For "Good Morning America's" family series, #MomsUnfiltered, you'll hear from real women sharing their raw experiences on life with kids. Join the conversation online by tagging #MomsUnfilteredGMA.
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In 2018, fans applauded novelist Lauren Groff for her response to an interview question about how she managed work and motherhood.
"...until I see a male writer asked this question, I’m going to respectfully decline to answer it," Groff answered.
Twitter users praised Groff for respectfully pointing out that men are rarely asked how they're balancing work and fatherhood; and as a result, igniting the conversation behind the notion that family=women's work.
We asked a number of moms who hold down a career to reveal some of the most frustrating remarks they've heard in association with work and family life.
Here's what they said.
"I was asked how I planned to make up for all the billable hours I'd be missing if I "insist on being the mommy who picks up her kids from school and goes to recitals"...I was five months pregnant at the time."
-Lindsay Kritzer, CMO, ABBY&FINN.
"The biggest knife for me is when moms who don't work tell me, 'I don't know how you do it all.' There is always something implied there; like what they really want to say is, 'How could you want to do it all?' I mean, I don't ask women who don't work how they don't tear their hair out from boredom."
-Maria Guido, Managing Editor, Scary Mommy.
"You're traveling to all of those countries for work? What about your daughter?"
-Cashmere Nicole, founder and CEO of Beauty Bakerie Cosmetics.
"People often get confused about whether I work from home and watch my kids at the same time because I’m a woman. My hat is totally off to women who are able to juggle working from home with their kids, but that’s not what I do and I think that because I don’t work for a big company people often times assume that I am working from home. I’ve never had anyone assume that because my husband has a flexible schedule running his own business, that he’s working from home and watching his kids while sending emails on the computer."
-Amri Kibbler, co-founder, HeyMama.co.
"Sometimes I feel guilty and looked down upon because I’m not actively involved in the PTA at my kids’ school, or because I don’t volunteer at all of the school events."
"When I was pregnant with my twins, I was faced with the assumption that because I was having twins, I wasn't going back to work - it was almost like a forgone conclusion. I am pretty sure that no one ever said to my husband, "Wow, twins?! Well, I guess you’re not going back to work!" but I heard it all the time. It seems they thought being the mom of 3 including twins marked the end of my career, but for me, being a mom has been inspiring, empowering and has only fueled my ambition."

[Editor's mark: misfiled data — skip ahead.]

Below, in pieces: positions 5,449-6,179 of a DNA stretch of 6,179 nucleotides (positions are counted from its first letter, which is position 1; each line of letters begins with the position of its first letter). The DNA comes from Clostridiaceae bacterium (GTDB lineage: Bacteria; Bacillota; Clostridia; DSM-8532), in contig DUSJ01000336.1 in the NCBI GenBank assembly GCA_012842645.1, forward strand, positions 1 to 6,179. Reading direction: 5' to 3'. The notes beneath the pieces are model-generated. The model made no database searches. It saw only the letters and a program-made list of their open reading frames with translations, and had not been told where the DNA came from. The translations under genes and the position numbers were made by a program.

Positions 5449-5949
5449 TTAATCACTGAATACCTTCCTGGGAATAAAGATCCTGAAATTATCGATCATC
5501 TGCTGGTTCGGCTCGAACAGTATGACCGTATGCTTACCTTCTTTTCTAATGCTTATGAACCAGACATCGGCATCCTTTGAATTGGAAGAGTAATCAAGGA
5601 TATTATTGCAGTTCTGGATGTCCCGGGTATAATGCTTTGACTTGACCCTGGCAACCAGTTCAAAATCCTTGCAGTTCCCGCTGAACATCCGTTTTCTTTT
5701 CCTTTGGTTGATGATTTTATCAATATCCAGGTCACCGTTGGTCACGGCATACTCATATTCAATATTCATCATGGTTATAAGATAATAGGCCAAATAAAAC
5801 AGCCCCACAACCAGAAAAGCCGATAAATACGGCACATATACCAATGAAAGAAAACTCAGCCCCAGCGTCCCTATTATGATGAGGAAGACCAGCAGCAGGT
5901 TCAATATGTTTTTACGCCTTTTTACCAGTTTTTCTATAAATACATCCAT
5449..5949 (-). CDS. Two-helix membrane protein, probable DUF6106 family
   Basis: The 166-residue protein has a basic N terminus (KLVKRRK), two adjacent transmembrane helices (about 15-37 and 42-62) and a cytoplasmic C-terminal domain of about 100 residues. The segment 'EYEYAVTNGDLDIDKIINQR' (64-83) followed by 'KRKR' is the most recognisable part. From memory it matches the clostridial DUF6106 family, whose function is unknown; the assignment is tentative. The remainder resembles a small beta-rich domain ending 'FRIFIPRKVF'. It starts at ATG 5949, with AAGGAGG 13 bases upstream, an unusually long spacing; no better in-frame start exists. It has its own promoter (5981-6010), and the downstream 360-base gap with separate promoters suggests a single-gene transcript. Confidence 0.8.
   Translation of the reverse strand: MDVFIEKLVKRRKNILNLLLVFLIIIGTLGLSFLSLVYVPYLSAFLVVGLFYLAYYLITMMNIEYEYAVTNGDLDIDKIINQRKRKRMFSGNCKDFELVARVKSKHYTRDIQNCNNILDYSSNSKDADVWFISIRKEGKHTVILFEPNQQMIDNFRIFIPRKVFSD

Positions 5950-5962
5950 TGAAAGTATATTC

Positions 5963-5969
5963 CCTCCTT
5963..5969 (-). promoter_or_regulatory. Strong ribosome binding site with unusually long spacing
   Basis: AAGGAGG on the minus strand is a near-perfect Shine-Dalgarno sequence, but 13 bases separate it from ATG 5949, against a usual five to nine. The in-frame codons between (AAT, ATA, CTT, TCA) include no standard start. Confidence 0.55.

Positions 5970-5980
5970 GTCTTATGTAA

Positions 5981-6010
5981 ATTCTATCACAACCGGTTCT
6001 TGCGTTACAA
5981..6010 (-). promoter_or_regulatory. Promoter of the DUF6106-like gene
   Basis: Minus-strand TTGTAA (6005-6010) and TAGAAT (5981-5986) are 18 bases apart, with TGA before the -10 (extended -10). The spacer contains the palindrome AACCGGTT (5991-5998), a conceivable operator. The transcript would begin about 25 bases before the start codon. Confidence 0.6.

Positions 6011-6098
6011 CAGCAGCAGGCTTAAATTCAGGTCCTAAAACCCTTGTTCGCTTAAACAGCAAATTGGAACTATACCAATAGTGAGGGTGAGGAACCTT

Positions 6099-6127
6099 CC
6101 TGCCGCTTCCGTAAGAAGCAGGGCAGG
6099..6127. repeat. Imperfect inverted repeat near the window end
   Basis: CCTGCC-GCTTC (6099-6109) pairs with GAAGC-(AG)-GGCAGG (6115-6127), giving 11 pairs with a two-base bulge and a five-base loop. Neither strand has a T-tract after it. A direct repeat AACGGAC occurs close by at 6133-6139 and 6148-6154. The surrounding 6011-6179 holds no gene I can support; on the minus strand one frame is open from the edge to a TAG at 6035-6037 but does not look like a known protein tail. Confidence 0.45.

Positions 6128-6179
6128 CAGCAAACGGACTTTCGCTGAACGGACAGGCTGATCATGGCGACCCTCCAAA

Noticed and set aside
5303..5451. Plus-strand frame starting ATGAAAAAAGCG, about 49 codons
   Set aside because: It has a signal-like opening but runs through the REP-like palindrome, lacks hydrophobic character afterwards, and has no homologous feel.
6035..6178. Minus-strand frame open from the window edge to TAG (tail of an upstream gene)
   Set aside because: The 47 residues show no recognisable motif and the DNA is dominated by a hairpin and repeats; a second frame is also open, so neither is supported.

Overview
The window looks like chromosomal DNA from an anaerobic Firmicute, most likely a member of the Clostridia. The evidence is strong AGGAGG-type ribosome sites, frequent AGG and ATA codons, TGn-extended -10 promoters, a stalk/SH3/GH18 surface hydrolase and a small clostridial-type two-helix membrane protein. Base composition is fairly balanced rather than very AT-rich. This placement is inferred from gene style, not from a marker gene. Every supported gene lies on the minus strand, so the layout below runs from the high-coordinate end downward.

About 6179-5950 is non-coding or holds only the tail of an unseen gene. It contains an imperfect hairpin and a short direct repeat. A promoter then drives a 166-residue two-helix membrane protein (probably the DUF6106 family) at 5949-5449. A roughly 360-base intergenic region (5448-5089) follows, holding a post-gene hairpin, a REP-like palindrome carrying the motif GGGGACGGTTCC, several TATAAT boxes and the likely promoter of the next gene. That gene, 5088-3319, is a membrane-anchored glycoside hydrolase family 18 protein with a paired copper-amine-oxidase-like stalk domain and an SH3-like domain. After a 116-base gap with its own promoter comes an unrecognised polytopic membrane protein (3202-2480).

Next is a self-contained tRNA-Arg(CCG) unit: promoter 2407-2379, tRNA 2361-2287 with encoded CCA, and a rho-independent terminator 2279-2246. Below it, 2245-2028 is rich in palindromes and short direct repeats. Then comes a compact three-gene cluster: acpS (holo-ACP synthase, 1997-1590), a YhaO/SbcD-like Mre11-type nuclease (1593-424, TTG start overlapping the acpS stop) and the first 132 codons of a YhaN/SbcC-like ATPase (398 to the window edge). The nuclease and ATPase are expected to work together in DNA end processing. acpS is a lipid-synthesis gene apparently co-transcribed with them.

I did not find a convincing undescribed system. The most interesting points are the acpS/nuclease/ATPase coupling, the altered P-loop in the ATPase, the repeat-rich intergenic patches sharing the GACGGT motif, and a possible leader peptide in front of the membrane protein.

-Kate Torgersen, founder and CEO, Milk Stork.
"Why don’t you just pump in the bathroom?"
-Micaela Birmingham, Head of Studio at Scary Mommy.
"Since I left a well-paying job for a start-up, I often get asked if my husband approved of me leaving my job. It always rubs me the wrong way, like I needed his permission to pursue a passion project."
-a CEO who resides in New Jersey.
"'You run two businesses? How do you make time to be a mom?!'"
-Lori Caden, co-Founder and CEO, Belly Bandit.
"Once while I was out of town on business, my husband took our four girls out for ice cream. When they stepped up to the counter, the cashier looked at our girls, looked back at my husband, and asked, "Do they have a mother?" My husband [Markos] took it in stride--"Of course, mate. She’s just traveling for business," he told him. But when Markos recounted the story to me later, it was like someone ripped out my heart. The obvious double standard here is that I have never once been asked, on the days when I’m out alone with the four girls, if they have a father."
-Raegan Moya-Jones, founder, aden + anais.
"I was at a business dinner a couple weeks ago and a man asked, "Who's home with the kids tonight?" (Umm...my husband). [Also], when my kids get sick at school they only call me, not my husband, even though he's on the contact list, too."
-Tina Lee, founder and CEO of MotherCoders.org.